GB: Toledo was another presence. That kind of symbolism is more reserved to plays I think.

EB: I think also, there’s really good use of linguistic reappropriation.

GB: Woah, sounds fancy.

EB: Yeah I’ve got my big words out. It’s basically a community or minority group reclaiming a word that is often used as derogatory language towards them. I felt like this didn’t dwell too much on the fact that they were all using the ’N word’ in particular and trying to show black communities using this language. That language was just part of it, it’s such a taboo topic but its use here was solid.

GB: I know what you mean, some of the quotes were really good and some of the pieces that Ma Rainey was on about with the blues, “White people don’t appreciate the blues like we do.” Basically saying we live the blues and we’re singing about our lives and our emotions and that creates the blues. I think it honestly shows what the black community’s views are or especially were, and how they saw the black and white divide. The way Levee talked about his experience with white people was a really interesting approach which I haven’t seen much in film.

EB: I think, especially in scenes where they’re playing music, the film is quite joyous. It’s showcasing a black community enjoying life and I feel like they’re the kind of films that are going to make a difference in cinema.

GB: Oh definitely, a huge difference.

EB: I thought it was extremely powerful as well showing a white band playing Levee’s song at the end. It touched me a bit.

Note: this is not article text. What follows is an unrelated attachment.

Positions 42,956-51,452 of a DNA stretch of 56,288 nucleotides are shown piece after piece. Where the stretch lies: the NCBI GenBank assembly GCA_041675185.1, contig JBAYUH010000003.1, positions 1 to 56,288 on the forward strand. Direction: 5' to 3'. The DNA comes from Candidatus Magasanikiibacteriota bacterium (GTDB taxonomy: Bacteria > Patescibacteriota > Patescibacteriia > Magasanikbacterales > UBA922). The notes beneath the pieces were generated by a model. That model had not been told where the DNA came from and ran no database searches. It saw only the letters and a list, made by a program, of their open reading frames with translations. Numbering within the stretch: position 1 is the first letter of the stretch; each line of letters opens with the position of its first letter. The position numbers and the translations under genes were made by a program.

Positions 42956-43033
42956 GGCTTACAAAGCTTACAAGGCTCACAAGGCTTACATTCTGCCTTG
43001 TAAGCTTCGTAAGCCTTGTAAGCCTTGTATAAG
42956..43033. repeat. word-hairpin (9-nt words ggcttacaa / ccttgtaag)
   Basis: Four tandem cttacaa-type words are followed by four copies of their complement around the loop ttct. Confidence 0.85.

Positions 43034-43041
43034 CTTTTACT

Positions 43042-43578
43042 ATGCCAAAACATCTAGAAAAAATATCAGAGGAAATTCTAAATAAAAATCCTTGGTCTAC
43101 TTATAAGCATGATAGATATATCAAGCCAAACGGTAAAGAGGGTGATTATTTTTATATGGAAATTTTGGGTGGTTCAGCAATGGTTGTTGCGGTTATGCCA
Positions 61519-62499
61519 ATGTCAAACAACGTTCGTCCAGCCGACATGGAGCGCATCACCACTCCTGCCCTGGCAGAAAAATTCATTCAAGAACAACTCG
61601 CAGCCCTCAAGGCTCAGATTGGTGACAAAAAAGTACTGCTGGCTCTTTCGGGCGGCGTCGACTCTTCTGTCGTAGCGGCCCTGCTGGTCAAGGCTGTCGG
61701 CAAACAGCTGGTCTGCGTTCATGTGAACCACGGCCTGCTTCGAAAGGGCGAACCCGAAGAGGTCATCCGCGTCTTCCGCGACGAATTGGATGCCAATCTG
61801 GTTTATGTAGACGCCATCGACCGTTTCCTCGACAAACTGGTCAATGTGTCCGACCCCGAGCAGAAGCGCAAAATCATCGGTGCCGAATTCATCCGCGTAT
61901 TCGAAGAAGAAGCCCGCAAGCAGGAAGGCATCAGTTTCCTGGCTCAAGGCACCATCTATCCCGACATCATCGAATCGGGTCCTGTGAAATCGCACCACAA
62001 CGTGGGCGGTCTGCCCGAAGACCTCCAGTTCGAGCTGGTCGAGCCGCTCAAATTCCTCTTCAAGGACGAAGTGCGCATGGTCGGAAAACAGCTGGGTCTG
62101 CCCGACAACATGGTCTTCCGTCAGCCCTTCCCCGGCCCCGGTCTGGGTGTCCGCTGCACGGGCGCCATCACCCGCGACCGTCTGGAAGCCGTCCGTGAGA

GB: I think it made Levee’s actions make more sense. It showed that this white band were essentially taking Levee’s soul.

EB: There’s your symbolism!

GB: So, what star rating would you give it?

EB: For me, when I come away after watching a five star film, I’m just blown away for one reason or another and there was something lacking in this and I don’t know what it was.

GB: Well in my old star system, I’d have given it a 4.5, so because of that I’d have to say no more than 4. And the only reason I wouldn’t give it a 5 is because of the play thing I think. They could have maybe made it more visual.

EB: Yes, definitely. I don’t know what they could have done, I don’t know how I’d change it but I think 4 is the correct rating here.

GB: The whole 5 star thing makes me think that maybe I need to break down the barrier a little bit and stop being so picky.

EB: 5 stars should however be given to Chadwick Boseman. His portrayal of Levee is exceptional and this performance will go down in history.

Ma Rainey's Black Bottom is available now on Netflix